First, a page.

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on a 5 point Likert scale from strongly disagree to strongly agree. Commitment, the third individual “C,” makes up the second component of IMP, and this too is measured on the SRLS3. The Cronbach’s Alpha for Commitment was measured at α=.817. Four items make up the scale for commitment. Next, Resiliency is a five point Likert scale rated from strongly agree to strongly disagree, and it measures the ability to thrive in the face of adversity while also learning to accept change. It is not measured as part of the SRLS and is a sub-scale on the MSL (MSL, 2011). The Cronbach’s Alpha for Resiliency was measured at α=.898. Finally, cognitive skills are measured on a 4 point Likert scale from “not grown at all” to “grown very much,” and this is the final component of the IMP variable (MSL, 2011). The Cronbach’s Alpha for cognitive skills was measured at α=.868. Four items constitute this final scale and it is measured separate from the SRLS-3. To test the construct of IMP, all the items for each of the scales that were sub-constructs were also tested using a Cronbach’s Alpha, yielding internal reliability, α=.92. All the reliability findings fell within the acceptable scale for analysis of the topics being covered (Field, 2009). Limitations Because this study used a national dataset based on self-reported data, it is suggested that caution be used when making institutional policy based on these results. Likert scale data is susceptible to bias because of the halo effect, and national data samples do not give snapshots into the particular program on any one college campus (Ahren, Bureau, Ryan, & Torres, 2014; Asel, Seifert, & Pascarella, 2009; Hevel et al, 2014; Martin et al, 2012; Pascarella & Terenzini, 2005). The fraternity experience is as much related to institutional support and best practices as any other campus program (McCreary, 2012b; Pascarella & Terenzini, 2005; Pike, 2003; Sasso, 2012b). Another limitation is the limited way in which sexuality can be described in a quantitative study.

Dilley (2005) makes it clear that there are differences within the experiences of GBQ fraternity men that may impact their development because of the way they view their sexuality. The current study can only give a snapshot of gains related to the fraternity experience for GBQ students who participate in NIC fraternities and cannot do justice to the diversity of human sexuality that is existent. Analysis Despite the fact that the dependent variables were ordinal, they were measured for normality, and when the dependent variables demonstrated that they were outside the bounds of normality, it was determined that the Kruskal-Wallis ANOVA was the best methodology for the study based on the research design. Analysis was performed by comparing like groups to one and other. For example, GBQ fraternity men were compared to GBQ non-affiliated men. Results Kruskal-Wallis ANOVA Results Regarding students who identified as GBQ, regardless of campus size, there were no significant differences between fraternity members and non-fraternity members. On the other hand, heterosexual students who were fraternity members were significantly different than nonfraternity members in the measurement of CS at medium and large institutions. Table 1 shows the reporting statistics for fraternity men and non-fraternity men across groupings. It is clear that those students who demonstrated the lowest medians in comparison to their counterparts were students who are GBQ fraternity members attending small institutions. Post Hoc Analysis As per Field (2009), for the two significant results found in the study, post hoc Analysis was performed via the Mann-Whitney U Test. Table 2 below gives the results of the Mann-Whitney U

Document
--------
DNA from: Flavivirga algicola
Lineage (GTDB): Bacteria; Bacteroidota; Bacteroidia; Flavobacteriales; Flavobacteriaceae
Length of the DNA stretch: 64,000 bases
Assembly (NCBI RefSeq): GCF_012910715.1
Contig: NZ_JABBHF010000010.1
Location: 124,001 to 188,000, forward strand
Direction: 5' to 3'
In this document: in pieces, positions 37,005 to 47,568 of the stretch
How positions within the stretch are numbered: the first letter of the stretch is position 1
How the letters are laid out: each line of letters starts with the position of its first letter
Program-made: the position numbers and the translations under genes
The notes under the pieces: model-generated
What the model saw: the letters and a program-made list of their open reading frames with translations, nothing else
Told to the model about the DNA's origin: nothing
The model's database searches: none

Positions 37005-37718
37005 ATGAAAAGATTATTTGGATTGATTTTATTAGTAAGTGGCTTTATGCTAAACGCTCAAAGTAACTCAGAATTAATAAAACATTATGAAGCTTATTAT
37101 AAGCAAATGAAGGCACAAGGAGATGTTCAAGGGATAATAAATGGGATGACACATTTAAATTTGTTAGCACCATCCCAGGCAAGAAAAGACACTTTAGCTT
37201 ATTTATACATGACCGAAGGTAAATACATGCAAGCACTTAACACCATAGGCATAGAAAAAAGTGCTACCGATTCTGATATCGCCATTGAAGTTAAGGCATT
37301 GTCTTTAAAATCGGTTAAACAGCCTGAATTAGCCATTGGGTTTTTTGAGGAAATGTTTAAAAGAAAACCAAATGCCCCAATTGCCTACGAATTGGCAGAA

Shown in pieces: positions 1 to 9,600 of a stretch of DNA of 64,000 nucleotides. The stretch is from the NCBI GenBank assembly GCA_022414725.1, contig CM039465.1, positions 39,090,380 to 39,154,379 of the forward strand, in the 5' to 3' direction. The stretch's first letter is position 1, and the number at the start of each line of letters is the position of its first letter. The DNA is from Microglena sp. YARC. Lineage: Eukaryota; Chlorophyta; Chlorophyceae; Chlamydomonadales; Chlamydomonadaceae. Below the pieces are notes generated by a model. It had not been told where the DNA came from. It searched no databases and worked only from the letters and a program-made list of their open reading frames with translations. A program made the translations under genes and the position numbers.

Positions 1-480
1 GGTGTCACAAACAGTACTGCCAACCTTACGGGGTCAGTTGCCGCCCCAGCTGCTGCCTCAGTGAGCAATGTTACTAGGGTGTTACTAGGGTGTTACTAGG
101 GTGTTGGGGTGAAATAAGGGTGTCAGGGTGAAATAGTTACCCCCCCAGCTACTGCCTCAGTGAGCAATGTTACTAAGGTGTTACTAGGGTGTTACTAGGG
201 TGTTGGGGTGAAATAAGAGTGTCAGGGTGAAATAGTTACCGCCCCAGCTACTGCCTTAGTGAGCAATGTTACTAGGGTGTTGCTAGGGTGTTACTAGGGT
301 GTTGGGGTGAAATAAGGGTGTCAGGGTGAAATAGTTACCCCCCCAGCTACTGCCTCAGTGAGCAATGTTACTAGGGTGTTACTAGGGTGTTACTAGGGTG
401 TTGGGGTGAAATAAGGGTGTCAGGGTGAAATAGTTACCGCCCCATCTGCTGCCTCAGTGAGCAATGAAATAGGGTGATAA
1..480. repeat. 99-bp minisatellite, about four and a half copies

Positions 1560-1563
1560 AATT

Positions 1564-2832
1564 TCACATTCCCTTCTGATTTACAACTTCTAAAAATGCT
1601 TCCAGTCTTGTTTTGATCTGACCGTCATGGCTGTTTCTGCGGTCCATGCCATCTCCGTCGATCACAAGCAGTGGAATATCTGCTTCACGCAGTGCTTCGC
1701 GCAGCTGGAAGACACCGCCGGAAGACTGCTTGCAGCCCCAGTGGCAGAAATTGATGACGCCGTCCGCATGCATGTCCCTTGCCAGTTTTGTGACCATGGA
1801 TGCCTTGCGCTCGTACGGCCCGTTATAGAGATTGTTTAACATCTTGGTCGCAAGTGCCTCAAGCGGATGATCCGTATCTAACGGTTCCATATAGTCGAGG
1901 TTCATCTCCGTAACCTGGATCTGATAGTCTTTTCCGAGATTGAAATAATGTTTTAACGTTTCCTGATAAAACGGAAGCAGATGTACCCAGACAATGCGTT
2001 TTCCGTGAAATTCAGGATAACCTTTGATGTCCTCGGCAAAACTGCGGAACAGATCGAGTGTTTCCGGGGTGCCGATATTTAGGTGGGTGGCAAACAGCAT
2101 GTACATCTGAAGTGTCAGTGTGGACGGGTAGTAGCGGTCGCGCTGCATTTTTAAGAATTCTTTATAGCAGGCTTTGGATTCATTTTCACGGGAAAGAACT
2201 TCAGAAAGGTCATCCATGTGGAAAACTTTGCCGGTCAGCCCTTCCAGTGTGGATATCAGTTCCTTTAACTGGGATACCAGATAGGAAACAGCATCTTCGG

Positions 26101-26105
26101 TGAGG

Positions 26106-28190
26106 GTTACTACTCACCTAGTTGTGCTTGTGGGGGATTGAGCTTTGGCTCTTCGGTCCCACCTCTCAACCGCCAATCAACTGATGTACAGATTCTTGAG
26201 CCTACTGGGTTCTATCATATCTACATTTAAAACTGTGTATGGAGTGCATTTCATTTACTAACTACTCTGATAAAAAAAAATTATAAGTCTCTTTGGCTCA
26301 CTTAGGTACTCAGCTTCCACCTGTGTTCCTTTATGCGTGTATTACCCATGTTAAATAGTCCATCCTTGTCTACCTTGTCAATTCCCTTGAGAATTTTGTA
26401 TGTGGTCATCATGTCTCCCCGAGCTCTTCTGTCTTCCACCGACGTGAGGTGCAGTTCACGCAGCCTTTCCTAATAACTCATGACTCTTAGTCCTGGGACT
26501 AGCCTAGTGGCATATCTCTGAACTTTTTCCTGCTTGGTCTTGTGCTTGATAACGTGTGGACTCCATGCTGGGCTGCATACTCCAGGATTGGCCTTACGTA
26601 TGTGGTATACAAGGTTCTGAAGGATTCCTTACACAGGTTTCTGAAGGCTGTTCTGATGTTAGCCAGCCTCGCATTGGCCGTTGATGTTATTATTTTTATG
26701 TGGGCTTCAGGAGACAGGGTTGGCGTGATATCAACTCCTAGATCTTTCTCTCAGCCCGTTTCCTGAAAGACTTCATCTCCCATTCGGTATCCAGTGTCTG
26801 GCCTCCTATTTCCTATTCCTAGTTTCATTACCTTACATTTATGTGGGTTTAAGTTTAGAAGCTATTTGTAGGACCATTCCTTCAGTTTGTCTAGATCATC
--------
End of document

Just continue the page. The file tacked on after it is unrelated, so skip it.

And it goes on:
Oracle: The Research Journal of the Association of Fraternity/Sorority Advisors Vol. 11, Issue 1 • Fall 2016 39

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Oracle: Volume 11, Issue 2, Fall 2016  

Articles include: Bad Apples or Bad Barrels? Moral Disengagement, Social Influence, and the Perpetuation of Hazing in the College Fraternity...

Oracle: Volume 11, Issue 2, Fall 2016  

Articles include: Bad Apples or Bad Barrels? Moral Disengagement, Social Influence, and the Perpetuation of Hazing in the College Fraternity...

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